However, such sympathy didn't last long. We began having a lovely chat amongst ourselves about the excitement of the day, when suddenly, there was an insane commotion behind us. We turned around to discover that Richard had decided to start treating us to a lovely dance which involved sticking his fingers up at us. A lot. And saying "bastards". A lot. In between times, he would blow what you might call "raspberries" with his tongue, and a glint of evil lurked in his eyes. I was quite taken by this sudden display of righteous indignation that we were leaving the poor boy behind, and as he wiggled his arse in his stubby shorts, we clapped along with him. For a moment, and then, just as quickly, he was back on the floor, playing Connect 4, and talking to the chips. And just as quickly, we ignored him again, going back to talking about Netball and heading up to the country.

I've thought about that day a lot. It was so surreal, such a blinding flash of magic, that I'm not sure if it truly happened. It's occurred to me writing this, you can keep a boy back from school, you can call him a stupid nickname, you can keep him back a grade, and you can leave him alone to play Connect 4 all by himself, but you can never, ever, deny a boy the right to get even with everyone by wiggling his arse and singing a song of joy about how everyone is a "bastard".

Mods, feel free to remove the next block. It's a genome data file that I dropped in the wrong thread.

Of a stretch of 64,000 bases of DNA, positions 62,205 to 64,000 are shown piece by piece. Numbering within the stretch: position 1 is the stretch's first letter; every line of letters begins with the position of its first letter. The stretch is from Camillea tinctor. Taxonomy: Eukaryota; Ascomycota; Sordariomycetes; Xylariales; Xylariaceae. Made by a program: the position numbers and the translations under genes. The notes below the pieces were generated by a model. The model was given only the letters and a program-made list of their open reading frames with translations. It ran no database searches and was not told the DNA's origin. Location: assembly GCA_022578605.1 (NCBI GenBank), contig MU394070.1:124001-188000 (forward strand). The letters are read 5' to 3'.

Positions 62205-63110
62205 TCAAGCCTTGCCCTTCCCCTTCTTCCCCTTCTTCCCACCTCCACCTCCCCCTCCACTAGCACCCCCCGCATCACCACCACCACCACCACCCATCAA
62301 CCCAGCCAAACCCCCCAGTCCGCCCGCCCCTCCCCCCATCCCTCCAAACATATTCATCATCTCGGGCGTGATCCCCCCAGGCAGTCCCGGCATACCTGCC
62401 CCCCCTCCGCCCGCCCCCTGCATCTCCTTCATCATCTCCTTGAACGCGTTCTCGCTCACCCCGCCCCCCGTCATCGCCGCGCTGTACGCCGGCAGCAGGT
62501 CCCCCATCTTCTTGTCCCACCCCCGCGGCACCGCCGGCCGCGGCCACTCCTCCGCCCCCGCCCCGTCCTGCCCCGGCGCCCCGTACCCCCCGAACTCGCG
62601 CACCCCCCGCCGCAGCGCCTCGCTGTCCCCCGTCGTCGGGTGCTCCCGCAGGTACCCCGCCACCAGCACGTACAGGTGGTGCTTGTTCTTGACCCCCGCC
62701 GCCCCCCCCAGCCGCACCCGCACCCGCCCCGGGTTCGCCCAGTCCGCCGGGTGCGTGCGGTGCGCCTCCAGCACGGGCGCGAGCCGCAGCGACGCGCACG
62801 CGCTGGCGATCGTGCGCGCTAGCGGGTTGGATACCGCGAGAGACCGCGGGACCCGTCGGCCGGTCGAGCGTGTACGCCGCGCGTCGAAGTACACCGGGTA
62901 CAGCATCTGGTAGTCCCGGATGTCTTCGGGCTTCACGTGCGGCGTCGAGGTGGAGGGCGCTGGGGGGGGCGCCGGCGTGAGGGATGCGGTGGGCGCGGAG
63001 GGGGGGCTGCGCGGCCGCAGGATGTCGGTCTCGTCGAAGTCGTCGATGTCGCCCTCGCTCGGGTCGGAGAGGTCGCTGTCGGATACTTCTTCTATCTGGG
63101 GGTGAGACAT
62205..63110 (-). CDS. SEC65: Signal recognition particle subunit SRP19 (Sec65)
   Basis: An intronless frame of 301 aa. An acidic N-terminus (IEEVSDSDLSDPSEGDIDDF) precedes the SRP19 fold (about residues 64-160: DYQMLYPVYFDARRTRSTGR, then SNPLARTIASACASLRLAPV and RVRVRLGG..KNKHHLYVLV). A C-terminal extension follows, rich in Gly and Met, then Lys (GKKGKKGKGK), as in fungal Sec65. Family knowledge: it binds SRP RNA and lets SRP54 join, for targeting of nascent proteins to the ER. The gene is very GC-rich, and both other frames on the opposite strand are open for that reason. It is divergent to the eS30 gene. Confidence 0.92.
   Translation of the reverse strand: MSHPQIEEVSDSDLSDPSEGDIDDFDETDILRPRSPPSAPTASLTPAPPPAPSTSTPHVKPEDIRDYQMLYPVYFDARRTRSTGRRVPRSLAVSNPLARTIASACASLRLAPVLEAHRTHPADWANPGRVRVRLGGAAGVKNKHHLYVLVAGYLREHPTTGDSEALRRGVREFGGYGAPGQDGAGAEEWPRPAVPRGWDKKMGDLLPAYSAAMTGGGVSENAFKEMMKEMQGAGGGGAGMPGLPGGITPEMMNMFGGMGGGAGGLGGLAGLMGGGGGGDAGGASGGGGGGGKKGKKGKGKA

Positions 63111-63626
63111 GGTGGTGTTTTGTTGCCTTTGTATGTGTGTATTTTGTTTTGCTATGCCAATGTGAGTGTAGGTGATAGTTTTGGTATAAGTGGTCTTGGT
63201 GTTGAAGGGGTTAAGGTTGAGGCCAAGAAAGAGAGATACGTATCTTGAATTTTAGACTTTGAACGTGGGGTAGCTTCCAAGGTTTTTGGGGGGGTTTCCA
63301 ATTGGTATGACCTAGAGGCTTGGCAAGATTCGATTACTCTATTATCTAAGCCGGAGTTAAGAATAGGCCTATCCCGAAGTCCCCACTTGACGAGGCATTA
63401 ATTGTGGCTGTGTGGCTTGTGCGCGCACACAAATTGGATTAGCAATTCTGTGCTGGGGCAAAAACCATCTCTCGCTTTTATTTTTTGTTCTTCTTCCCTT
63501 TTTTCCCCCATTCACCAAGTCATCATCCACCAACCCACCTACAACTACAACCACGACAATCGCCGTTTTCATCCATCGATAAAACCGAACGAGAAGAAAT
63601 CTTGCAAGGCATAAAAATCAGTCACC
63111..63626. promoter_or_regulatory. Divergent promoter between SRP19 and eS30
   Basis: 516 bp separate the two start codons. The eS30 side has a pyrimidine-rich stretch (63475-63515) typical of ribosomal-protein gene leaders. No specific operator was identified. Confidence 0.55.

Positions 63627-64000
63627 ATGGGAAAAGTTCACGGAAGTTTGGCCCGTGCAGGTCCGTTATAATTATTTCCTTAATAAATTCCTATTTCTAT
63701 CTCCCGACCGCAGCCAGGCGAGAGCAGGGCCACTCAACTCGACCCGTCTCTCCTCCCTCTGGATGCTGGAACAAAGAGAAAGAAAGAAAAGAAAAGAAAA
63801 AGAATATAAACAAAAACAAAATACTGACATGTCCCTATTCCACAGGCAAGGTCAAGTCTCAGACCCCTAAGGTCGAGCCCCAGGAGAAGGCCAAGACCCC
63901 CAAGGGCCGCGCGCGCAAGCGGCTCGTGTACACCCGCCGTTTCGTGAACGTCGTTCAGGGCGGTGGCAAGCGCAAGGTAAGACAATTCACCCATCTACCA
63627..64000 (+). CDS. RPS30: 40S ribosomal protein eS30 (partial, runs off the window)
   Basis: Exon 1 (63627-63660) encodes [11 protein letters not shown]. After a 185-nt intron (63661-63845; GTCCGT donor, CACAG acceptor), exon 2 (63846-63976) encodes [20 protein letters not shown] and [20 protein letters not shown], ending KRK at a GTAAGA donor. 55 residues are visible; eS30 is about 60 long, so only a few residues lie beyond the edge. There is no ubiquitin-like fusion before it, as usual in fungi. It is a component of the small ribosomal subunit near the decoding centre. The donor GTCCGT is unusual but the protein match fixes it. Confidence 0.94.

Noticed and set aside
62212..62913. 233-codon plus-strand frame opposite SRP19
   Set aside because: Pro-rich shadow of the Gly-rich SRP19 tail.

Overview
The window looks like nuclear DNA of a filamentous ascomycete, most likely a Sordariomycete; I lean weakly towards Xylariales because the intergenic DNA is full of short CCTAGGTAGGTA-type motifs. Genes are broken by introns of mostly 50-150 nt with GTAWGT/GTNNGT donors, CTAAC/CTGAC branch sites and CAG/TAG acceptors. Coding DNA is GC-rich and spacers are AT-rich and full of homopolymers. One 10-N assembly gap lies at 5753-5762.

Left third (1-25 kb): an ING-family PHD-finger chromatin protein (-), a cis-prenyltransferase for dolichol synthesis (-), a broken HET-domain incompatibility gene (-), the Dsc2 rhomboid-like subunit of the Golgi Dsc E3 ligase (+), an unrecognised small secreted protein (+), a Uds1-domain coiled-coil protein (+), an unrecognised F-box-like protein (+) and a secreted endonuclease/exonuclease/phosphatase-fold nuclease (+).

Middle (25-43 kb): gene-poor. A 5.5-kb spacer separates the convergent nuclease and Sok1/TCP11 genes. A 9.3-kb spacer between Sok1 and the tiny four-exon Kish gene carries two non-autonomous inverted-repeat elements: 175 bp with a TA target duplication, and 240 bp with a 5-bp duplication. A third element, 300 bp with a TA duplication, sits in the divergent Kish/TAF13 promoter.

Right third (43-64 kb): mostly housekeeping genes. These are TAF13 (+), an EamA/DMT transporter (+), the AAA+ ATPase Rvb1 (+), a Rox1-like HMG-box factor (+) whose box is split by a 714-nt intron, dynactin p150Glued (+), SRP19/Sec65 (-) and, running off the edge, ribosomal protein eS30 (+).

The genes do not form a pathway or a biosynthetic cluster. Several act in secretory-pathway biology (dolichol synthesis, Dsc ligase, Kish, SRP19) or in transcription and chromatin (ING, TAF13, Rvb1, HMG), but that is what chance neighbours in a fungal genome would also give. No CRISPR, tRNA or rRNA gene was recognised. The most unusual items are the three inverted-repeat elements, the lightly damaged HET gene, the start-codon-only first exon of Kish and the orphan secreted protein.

I like to think there's something inspirational about that, deep down. Well, at least he didn't choke on a Connect 4 chip, that was something too.